Nuclear power would not be remotely economically feasible without substantial government intervention on behalf of the nuclear power industry, especially in the US. The US government pays for virtually all the nuclear industry’s R&D, production of fuels, enrichment, construction of infrastructure, disposal etc. In fact all facets on nuclear generation.

    “If you were to inquire whether Westinghouse might consider putting up its own money.., we would have to say “No.? The cost of the plant would be a question mark until after we built it and, by that sole means, found out the answer. We would not be sure of successful plant operation until after we had done all the work and operated succes- sfully…. This is still a situation of pyramiding uncertainties…. There is a distinction between risk-taking and recklessness [Ibid. pp. 278-279]?.

    Its ironic that the neoliberals are so supportive of nuclear power they complain about government intervention so much.

    I gather they’ve never heard of price signals. if you want people to husband their energy use, how is providing more and more generating capacity going to solve the problem just because it becomes more expensive? The most important thing the market can do is provide feedback, which is what its meant to do, but intervention by corporates or the government just distorts the price signals.

  11. Got to love STH.

    “but only as long as they have adequate knowledge to allow them to make appropriate decisions.”

    Who is to judge that the general population has the “adequate” knowledge? Who will judge that the knowledge being presented is “adequate”?

    What is “adequate” knowledge anyway.

    And once we have established what is “adequate” knowledge, will there be a “test” to make sure that the general popoluation has understood the “adequate” knowledge?

    And who will judge, if the general popoluace makes a decision, if that decision will be “appropriate”?

    Sounds a load of pompous hogwash, STH.

    Mind you am not disagreeing that the fourth estate is totally useless.

    Just want to query who will be the abjuricator and judge for not just this decision but all others.

    Do you think we are adequately informed to go to the polls in November?

    Goes back to the question. Who judges we are well informed enough with “adequate” knowledge to make the “appropriate” decisions.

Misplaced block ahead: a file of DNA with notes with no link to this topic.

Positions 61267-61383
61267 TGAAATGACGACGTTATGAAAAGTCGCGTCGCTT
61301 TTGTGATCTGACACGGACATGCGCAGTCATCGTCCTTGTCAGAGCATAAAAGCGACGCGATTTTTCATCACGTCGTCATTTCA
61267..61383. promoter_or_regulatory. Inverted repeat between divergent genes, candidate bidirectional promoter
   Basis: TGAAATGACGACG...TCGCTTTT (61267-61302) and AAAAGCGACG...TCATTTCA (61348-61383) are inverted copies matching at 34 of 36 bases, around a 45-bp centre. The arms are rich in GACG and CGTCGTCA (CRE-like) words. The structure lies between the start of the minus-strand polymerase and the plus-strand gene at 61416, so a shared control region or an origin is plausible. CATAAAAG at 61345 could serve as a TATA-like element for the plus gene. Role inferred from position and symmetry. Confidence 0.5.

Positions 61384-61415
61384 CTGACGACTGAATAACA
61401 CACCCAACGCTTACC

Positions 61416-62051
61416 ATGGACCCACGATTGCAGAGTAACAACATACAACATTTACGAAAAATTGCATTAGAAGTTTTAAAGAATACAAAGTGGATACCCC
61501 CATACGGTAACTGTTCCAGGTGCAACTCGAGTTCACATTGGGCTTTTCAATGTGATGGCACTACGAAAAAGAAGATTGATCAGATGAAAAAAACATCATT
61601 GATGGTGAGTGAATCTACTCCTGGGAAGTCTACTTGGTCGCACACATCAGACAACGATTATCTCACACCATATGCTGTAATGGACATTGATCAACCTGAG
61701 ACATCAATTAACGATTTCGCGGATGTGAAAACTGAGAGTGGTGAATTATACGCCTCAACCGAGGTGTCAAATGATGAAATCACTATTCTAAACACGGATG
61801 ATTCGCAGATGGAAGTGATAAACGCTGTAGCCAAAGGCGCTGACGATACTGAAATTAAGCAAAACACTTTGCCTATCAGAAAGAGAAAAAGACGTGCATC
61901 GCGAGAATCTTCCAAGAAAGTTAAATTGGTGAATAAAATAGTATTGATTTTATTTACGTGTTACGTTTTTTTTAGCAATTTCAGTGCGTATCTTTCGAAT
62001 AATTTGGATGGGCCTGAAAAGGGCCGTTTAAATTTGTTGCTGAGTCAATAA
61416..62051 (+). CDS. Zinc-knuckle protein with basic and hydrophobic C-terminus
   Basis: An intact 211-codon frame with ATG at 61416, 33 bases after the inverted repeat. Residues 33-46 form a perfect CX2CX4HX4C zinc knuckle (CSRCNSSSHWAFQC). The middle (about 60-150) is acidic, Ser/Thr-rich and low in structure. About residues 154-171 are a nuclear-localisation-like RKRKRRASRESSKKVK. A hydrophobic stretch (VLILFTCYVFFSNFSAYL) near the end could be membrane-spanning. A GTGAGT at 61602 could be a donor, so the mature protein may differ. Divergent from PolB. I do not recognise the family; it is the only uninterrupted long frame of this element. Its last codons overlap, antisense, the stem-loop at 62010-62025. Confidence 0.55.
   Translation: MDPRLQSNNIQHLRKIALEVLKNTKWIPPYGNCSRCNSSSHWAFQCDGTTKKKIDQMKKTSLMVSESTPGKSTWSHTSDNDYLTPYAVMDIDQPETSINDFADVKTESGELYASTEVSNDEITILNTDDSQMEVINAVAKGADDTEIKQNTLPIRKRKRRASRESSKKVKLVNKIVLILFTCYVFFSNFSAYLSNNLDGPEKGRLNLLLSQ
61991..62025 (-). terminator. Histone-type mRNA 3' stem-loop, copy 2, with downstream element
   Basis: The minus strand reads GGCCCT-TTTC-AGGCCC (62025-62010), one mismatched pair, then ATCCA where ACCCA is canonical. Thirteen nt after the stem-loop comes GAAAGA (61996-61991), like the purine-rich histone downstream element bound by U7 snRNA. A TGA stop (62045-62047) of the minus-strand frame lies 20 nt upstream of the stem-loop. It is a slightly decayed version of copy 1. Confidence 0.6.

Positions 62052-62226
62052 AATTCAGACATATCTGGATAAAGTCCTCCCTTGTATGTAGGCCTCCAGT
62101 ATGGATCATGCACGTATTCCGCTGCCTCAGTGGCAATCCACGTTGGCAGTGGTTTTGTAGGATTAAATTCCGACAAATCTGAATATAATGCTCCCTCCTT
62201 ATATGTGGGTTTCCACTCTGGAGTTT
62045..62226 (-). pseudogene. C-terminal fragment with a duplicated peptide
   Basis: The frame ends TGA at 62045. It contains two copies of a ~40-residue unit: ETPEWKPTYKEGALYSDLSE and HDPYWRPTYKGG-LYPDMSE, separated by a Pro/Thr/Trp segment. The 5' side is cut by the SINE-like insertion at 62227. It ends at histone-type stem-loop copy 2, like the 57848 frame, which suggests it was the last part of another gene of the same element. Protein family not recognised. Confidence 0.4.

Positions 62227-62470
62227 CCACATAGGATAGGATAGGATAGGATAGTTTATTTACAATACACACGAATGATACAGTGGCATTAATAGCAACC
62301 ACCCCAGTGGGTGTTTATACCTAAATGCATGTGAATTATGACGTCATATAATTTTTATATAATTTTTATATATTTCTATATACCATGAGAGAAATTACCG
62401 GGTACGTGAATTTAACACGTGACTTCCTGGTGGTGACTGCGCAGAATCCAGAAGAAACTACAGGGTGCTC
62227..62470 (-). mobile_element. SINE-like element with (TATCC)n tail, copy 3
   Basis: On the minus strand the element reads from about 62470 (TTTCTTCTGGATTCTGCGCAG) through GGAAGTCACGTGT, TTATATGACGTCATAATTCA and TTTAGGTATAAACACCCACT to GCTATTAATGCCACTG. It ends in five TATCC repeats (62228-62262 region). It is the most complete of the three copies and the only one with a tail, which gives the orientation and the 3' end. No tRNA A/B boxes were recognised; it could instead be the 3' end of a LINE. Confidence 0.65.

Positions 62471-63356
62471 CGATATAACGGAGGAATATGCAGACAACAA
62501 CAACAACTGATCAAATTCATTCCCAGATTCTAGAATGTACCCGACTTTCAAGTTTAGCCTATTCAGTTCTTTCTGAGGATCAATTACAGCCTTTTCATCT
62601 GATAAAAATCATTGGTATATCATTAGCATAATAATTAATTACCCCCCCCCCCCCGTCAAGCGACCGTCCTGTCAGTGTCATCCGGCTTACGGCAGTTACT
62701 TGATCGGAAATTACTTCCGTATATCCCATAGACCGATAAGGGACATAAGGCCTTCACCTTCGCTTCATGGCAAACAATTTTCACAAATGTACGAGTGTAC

12. Most New Zealanders aren’t qualified to know whether nuclear energy is viable or not. I’m all for the democratic process that allows people to participate more fully in the decision making process, but only as long as they have adequate knowledge to allow them to make appropriate decisions. The mainstream media continually fails to ensure that people are equipped to do so. I mean it appears that the media has an agenda here and will only pass on information that agrees with their preconceptions. The Fourth Estate is really in a poor state here in New Zealand.

  13. Bizarre! I wonder if the Herald would be taking the same line if they realised their power bill would increase by about 50%, which is the inevitable outcome of going down the nuclear option in NZ.

    It may be a better option than coal for China, but it is certainly not an option in NZ where we have heaps of potential to develop renewable energy resources that meet our medium-term electricity needs.

    Nuclear electricity generation for NZ would be extraordinarily expensive – and short of building a nickel smelter, we don’t have the need for it. Renewables will do us fine.

    I guess the only advantage of going nuclear is that the extraordinarily high price of the electricity generated would seriously promote energy conservation, which we’re struggling to do at the moment.

  14. With regard to tidal, the survey asks not what works, which a poll can’t give the answer to, but what is popular. Which is why the Herald story is so ridiculous; because the survey shows that nuclear power is deeply unpopular and renewables are very strongly supported, but the Herald headline is written in such a way as to suggest the opposite.

  15. I agree with Emarald that they should have included tidal power, even though the technology is not quite ready yet.

    But the wind comparison with the UK is fallacious.
    (1) New Zealand is windier than the UK, so our wind farms will generate electricity more of the time.
    (2) New Zealand has lots of hydro-power stations, which can change their output at a moment’s notice to balance out the changes in electricity generation from the wind farms. The fossil-fuel and nuclear power stations that dominate the UK market can’t do this without a dramatic reduction in efficiency, but for our hydro-power stations there is virtually no loss of efficiency, and no loss of generation capacity, because the water that doesn’t go through now cos the wind’s blowing is saved to go through later when it’s not blowing.

  16. That poll was a joke as the two best options for NZ, biomass and tidal, were left out of it.
    An attempt to rely on wind power in NZ will lead inevitably to a nuclear plant.
    The UK experience has shown this. A big push for wind to preempt a return to nuclear failed because wind has been found to be unreliable and expensive. The UK government then saw no options but nuclear or power cuts. So they have ordered a large number of new Nuclear stations.

    The US has new designs for small ‘turnkey’ nuclear stations in the 200MW – 1GW.
    These are ideal for NZ. If nothing but new wind power is installed in NZ before the next dry summer then the NZ government WILL order one of these. They will have no other option.

    To make my own view on this clear. Nuclear may produce good reliable power and be more eco friendly in the short term than wind but the long term environmental effects of nuclear fission plants are disastrous.
    Nuclear also shares with wind nearly 100% imported costs.